There are four different types of profile-milling processes: 

1. Roughing/Semi-Roughing

Roughing or semi-roughing is the first step of the profile milling process. The purpose of roughing is to remove the majority of unneeded material quickly to produce a rough shape that is close to the final design. The roughing stage usually uses a cutting tool that can remove material efficiently, such as an end mill. This is sometimes followed by a semi-roughing stage, where a finer cutting tool brings the part closer to its final state.

2. Semi-Finishing

Semi-finishing is an intermediate step in the profile milling process after the roughing stage is complete. The purpose of semi-finishing is to remove some of the excess material left over from the roughing process and get the part closer to its final shape so that the finishing stage won’t struggle to remove enough material. Semi-finishing tools are typically smaller than roughing tools and have a higher number of cutting edges to remove material more precisely. Ball nose end mills are popular options.

3. Finishing

Finishing is usually the final step in the profile milling process. In the finishing stage, very precise cutting tools shave the part down to its final dimensions, leaving a high-quality surface finish. High-precision cutting tools such as ball nose end mills are used in this stage. 

4. Super-Finishing

Super-finishing is an optional step in the profile milling process which is used to achieve even higher-quality surface finishes and tighter dimensional accuracy. The super-finishing stage is usually employed in applications where extreme precision or surface finishes are required, such as in the aerospace industry.

What Are the Different Tools Used for Profile Milling?

Many different types of cutting tools are used in profile milling, depending on the specific milling process. Several are listed below:

1. Ball Nose Exchangeable - Head

A ball nose end mill with an exchangeable head consists of a tool body and an interchangeable ball nose cutting head. The main feature of this cutting tool is the cutting head which can be replaced if it becomes damaged or worn out. This makes it more cost-effective than most, as the entire cutting tool does not need to be replaced.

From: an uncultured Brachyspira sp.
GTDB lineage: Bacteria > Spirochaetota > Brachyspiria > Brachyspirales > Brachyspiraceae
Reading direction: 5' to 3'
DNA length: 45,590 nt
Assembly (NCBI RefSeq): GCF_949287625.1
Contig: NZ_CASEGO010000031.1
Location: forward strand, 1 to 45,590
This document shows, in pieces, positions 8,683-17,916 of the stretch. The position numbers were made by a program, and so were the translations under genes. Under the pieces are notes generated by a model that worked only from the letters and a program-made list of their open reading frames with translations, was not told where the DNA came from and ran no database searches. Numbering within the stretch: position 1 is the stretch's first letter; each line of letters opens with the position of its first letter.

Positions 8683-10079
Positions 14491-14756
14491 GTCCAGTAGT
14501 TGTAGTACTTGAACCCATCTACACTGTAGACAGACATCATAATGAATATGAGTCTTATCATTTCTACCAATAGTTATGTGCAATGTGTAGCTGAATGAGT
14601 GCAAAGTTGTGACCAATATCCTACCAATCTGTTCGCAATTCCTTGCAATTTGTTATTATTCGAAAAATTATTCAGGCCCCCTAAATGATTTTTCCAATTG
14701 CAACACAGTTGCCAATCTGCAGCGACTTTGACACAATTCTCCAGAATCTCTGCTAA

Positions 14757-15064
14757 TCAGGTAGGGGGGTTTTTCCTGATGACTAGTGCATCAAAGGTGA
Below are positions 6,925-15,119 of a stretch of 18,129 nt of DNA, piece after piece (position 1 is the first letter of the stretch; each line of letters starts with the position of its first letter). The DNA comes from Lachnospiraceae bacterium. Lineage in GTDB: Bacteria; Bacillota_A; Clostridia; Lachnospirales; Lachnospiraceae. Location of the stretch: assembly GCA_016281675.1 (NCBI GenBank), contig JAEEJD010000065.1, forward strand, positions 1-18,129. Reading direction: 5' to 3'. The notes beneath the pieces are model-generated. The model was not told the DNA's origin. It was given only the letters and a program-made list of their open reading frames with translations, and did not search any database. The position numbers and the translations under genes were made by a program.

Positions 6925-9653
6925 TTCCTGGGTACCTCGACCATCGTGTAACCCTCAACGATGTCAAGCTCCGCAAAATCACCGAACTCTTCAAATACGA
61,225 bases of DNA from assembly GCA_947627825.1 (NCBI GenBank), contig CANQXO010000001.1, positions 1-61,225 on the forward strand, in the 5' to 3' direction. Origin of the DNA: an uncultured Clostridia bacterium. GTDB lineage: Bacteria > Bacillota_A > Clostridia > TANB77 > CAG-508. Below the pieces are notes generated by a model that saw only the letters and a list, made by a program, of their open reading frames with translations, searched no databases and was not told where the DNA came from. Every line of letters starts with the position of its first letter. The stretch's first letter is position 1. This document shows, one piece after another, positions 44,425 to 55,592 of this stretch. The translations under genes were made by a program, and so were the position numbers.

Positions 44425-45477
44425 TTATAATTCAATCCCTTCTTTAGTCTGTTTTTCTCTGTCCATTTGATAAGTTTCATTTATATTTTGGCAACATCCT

The ball nose cutter is used for shaping and finishing curves and contours, primarily in the semi-finishing and finishing stages of profile milling.

2. Ball Nose Solid Carbide

Ball nose solid carbide end mills are cutting tools whose cutting tips have radiused end sections. This makes them very effective for producing shapes and finishing contoured surfaces.

Ball nose cutting tools are used primarily for the semi-finishing and finishing processes, as they can precisely remove material to make curved or contoured surfaces with excellent surface finishes.

3. Round Inserts

A round insert cutter features a tool body with several round cutting inserts attached. The cutting inserts are usually indexable with multiple cutting edges, allowing them to be rotated or replaced if they become damaged or worn.

They are primarily used in the roughing process, as they have a large cutting area, and are very efficient at removing material.

4. Ball Nose Indexable

Indexable ball nose cutters are cutting tools that feature a ball nose shape but have indexable cutting inserts.  These cutting inserts have multiple cutting edges and can be rotated or replaced if they become damaged, making the whole cutter more cost-efficient.

Indexable ball nose cutters are primarily used in the semi-finishing and finishing stages, as they are designed for the precision removal of material on contoured or curved shapes.

How To Do Profile Milling?

In order to do profile milling, follow these steps:

  1. Design the part using CAD software. The material selection will also happen in this design phase.
  2. Generate a toolpath using CAM software. This toolpath will be programmed into the profile milling machine.
  3. Fix the workpiece to the machine, ensuring stability and proper alignment.
  4. Set up the machine and select a cutting tool that fits the profile milling stage and the level of precision you need. 
  5. Start machining with the roughing stage, where most of the material is removed to produce a rough shape of the design. This shape will then be refined in the subsequent semi-roughing, semi-finishing, and finishing stages. 

When To Use Profile Milling?

Profile milling is used to machine complex shapes into a component. It can also be a good finishing operation for the item’s vertical faces.

What Industries Use Profile Milling?